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OUR VIEW | Remembrance of a Longboat Key icon

Former Mayor Dr. Hal Lenobel died at age 91.

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It was pretty much a miracle that he lived after what happened in December 2003. But it wasn’t right that he had to live as he did the past dozen years. We were cheated. He was cheated. Because, even at age 79 then, he was still on the way up.

The town of Longboat Key lost a historical icon Sunday. Former Mayor Dr. Hal Lenobel died at age 91.

It was a struggle, these past years. Those who knew Lenobel would agree that he probably would say: “Finally, it’s over. It’s time to join Hazel,” his late wife. “I’ve thought about that,” he told us on a few occasions. 

If you can imagine: 6 a.m. three-hour dialysis sessions three times a week. For 12 years. To keep you breathing, living. Not one to put icing on his comments, Lenobel would say about the dialysis: “It sucks, but what are you going to do?”

Inexplicably, in December 2003, an uncommon inflammation struck Lenobel’s blood vessels — Wegener’s Granulomatosis — destroying his liver and bringing to an abrupt halt what you could call a glorious time for Lenobel.

He was at the apex of his second successful run. Retired from a successful dentistry practice in Long Island, Lenobel had become during the 1990s and early 2000s a Longboat Key celebrity.

It’s not out of bounds to say in the history of Longboat Key, Hal Lenobel will be etched in the record as a statesman … Perhaps he should have been mayor for life.

He began building his notoriety with his weekly golf column in this newspaper, Golf Gambits, in which he regaled the Key’s avid golfers with the arcane rules of golf. Prior to his moving here, Lenobel served as an rules and tournament official with the PGA tour. He also served three terms as president of the Longboat Key Club’s Men’s Golf Association, a position that helped build his notoriety among Key Club members.

And then he started making news. In fact, it almost seemed like it wasn’t news because it was becoming such a regular occurrence: hitting holes in one on the Harbourside courses at the Longboat Key Club. There was one, then his second, a third and another and another. By the time he was forced to give up golf, he had 13. And he wasn’t even a good golfer.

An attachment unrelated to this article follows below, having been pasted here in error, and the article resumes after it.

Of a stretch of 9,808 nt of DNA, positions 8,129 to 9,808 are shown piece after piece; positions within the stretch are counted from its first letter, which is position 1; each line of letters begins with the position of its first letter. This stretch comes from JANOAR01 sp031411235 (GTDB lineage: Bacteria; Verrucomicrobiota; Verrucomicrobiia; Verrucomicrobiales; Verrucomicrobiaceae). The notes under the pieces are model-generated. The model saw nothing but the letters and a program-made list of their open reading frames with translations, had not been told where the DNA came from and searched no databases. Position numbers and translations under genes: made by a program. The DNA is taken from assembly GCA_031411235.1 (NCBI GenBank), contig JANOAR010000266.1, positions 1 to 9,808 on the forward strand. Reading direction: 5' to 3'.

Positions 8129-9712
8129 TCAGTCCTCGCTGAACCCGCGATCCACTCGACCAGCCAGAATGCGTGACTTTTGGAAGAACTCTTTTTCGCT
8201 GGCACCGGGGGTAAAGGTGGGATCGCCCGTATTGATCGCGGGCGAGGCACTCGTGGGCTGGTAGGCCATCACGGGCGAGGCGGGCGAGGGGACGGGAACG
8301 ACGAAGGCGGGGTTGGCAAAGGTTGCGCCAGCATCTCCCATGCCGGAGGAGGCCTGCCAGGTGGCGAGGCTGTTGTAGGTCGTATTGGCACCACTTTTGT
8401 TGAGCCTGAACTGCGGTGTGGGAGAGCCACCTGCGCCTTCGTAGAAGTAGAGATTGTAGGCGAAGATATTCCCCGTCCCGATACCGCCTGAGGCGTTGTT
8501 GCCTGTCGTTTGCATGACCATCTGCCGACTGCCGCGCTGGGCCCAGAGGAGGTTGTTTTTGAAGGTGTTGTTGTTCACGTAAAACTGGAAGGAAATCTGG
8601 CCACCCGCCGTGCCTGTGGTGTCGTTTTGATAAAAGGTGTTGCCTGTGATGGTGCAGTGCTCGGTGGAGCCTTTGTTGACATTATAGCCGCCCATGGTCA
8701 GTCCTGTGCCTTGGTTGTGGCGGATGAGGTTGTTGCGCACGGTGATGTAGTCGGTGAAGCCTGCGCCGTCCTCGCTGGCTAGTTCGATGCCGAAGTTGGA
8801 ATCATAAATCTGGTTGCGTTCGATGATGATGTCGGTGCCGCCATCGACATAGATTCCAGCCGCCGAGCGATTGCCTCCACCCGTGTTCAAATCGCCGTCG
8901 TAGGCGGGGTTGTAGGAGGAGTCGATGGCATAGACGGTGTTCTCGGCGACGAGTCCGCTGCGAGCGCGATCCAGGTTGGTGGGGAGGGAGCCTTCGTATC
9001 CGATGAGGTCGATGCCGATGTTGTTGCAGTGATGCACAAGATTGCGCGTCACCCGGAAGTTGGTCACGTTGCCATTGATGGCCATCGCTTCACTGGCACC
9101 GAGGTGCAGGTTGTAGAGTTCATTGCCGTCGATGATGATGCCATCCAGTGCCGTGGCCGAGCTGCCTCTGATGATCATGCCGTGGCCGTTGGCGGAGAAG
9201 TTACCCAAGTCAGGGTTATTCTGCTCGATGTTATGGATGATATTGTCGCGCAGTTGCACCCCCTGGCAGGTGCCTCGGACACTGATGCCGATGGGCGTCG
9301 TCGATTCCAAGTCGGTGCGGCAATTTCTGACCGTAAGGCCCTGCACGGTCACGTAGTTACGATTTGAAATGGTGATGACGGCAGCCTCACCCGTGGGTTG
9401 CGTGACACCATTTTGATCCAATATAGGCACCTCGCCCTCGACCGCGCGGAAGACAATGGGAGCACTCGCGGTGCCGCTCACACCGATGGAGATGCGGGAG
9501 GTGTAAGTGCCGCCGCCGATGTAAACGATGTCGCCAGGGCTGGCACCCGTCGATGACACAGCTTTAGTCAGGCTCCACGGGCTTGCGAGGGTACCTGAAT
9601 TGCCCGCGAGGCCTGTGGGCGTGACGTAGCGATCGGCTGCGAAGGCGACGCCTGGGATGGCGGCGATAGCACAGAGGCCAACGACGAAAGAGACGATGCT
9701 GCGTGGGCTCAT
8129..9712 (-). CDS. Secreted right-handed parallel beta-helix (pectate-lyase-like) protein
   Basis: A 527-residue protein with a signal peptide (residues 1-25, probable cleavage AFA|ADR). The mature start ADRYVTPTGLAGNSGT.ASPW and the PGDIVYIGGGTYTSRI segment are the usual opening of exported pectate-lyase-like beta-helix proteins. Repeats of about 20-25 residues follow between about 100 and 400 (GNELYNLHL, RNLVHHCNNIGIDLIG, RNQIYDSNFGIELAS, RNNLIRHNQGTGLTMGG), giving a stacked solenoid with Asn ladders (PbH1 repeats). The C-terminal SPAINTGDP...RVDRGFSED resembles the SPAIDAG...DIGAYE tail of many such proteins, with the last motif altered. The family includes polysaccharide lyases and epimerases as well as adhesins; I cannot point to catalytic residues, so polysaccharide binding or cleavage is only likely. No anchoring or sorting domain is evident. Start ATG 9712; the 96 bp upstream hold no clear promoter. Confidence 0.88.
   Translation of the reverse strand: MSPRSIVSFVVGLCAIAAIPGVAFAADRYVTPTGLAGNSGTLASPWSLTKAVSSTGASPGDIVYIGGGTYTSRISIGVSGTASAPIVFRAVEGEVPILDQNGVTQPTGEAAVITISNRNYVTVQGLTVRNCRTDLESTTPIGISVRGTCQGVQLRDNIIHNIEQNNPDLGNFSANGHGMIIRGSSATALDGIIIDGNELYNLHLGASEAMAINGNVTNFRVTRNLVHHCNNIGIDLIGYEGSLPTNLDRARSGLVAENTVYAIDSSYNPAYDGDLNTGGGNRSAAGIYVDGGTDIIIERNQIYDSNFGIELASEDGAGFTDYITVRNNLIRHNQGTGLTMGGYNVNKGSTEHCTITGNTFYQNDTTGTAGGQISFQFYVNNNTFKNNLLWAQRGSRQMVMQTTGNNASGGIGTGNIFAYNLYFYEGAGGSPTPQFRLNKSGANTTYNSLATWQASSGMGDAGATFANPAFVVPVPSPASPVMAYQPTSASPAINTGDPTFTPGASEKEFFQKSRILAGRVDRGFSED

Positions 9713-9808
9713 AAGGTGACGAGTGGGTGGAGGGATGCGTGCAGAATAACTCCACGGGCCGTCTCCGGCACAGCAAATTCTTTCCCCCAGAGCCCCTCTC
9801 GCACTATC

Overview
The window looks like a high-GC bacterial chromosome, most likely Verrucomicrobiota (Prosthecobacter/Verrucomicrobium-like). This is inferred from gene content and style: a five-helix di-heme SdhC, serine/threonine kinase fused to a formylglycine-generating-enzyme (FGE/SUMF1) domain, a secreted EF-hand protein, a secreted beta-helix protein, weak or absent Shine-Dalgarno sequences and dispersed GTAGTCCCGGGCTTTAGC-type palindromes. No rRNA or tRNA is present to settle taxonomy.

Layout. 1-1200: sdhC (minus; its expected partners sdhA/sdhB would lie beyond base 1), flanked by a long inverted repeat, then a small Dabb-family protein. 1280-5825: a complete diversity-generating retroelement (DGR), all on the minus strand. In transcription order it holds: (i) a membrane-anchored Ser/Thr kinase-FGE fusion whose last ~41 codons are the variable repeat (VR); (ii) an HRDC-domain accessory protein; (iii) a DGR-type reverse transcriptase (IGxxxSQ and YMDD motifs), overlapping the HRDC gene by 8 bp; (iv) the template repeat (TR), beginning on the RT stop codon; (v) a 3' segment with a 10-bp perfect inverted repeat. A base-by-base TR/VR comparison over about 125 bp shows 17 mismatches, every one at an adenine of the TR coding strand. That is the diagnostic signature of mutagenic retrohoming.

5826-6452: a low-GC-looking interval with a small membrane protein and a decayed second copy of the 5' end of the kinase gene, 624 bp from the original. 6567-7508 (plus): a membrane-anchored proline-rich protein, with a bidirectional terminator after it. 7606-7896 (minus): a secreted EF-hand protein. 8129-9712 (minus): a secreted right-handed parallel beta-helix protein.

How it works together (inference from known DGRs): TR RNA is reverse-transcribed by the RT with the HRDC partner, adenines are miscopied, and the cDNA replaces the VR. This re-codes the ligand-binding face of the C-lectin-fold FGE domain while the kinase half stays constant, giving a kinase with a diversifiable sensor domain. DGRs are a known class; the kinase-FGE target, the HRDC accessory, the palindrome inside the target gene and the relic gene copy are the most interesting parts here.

Average is a fair description. He once joked that one of his best shots was when he hit a tee shot that sliced onto Gulf of Mexico Drive and hit the black Mercedes Benz of then Key Club owner Shane Eagan. He didn’t believe in buying the latest high-tech clubs to help his game.

“The clubs aren’t the problem,” he said. “It’s the golfer.”

Lenobel’s notoriety on Longboat Key blossomed when he entered town politics as an elected town commissioner in 1997. His commission peers elected him mayor after only one year on the commission. And in his first mayoral term, Lenobel helped eliminate commission tensions and create a collegiality that resulted in his fellow commissioners taking the unusual step of electing him mayor for a second consecutive year. He rocketed to such popularity that, after that second term as mayor in 1999, this newspaper editorialized he should be named mayor for life.

Lenobel found his second calling. He was a smart and let’s say crafty politician. He had a way of not offending his fellow commissioners and maneuvering them to move ahead collegially. 

It was his sense of humor — and timing. He had an uncanny knack for letting the air out of a tense balloon by gently pinching it with a perfectly timed comical remark.

Voters liked him also because he typically took well-reasoned positions. He loathed stupid government regulations. Sometimes, he craftily played both sides: While expressing opposition to taxpayers funding the public tennis center, he nevertheless voted in favor of it twice.